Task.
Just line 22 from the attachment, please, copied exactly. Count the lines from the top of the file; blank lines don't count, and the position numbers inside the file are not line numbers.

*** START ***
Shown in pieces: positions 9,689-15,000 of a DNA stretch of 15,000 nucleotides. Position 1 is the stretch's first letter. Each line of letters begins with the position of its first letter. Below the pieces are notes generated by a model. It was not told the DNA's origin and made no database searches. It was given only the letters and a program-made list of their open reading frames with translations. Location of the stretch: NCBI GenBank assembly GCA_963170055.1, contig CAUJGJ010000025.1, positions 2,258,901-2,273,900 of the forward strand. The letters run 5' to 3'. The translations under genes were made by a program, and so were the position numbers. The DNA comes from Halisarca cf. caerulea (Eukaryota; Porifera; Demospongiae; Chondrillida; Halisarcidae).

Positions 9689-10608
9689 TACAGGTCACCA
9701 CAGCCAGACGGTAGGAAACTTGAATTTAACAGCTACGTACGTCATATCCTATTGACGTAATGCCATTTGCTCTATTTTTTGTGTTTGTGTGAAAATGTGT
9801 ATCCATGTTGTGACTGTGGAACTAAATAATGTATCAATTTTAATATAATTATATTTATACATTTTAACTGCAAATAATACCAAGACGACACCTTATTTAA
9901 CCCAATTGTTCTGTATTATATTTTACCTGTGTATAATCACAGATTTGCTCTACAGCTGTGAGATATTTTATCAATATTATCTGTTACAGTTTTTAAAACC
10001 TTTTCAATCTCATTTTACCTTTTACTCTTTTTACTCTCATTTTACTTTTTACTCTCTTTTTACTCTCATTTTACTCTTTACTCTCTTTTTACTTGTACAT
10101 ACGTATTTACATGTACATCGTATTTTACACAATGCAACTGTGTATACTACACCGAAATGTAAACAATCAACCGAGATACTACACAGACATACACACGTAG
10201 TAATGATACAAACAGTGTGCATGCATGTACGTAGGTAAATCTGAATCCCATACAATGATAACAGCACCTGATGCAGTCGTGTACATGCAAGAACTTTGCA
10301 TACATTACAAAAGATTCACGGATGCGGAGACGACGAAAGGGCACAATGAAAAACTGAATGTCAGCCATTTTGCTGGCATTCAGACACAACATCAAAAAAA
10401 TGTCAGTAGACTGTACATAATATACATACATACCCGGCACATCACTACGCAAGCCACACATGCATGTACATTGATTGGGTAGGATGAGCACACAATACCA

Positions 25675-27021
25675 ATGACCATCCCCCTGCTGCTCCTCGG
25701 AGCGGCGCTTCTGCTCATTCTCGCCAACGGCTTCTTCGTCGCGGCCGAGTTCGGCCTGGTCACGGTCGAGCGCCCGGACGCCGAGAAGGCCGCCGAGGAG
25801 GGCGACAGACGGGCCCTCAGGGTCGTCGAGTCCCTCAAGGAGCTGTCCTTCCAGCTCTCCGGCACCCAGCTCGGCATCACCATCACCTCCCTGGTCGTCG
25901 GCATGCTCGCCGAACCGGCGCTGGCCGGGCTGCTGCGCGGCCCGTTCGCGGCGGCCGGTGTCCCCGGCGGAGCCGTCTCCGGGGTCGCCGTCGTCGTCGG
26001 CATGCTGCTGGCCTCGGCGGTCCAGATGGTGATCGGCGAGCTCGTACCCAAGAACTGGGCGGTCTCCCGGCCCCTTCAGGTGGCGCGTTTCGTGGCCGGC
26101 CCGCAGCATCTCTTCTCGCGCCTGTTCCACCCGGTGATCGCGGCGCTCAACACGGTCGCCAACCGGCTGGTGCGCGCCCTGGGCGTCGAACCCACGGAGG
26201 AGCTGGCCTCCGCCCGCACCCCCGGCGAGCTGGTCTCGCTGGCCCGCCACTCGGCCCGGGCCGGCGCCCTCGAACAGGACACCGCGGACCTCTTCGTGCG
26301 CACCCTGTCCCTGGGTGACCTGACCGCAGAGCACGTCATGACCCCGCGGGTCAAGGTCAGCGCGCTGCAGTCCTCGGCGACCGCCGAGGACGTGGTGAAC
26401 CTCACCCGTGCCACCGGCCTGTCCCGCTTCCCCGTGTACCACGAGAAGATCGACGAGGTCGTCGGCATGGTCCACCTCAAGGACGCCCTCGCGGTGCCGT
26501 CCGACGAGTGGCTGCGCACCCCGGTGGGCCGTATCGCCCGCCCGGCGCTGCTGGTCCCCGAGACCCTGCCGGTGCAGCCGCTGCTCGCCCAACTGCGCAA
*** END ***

26501 CCGACGAGTGGCTGCGCACCCCGGTGGGCCGTATCGCCCGCCCGGCGCTGCTGGTCCCCGAGACCCTGCCGGTGCAGCCGCTGCTCGCCCAACTGCGCAA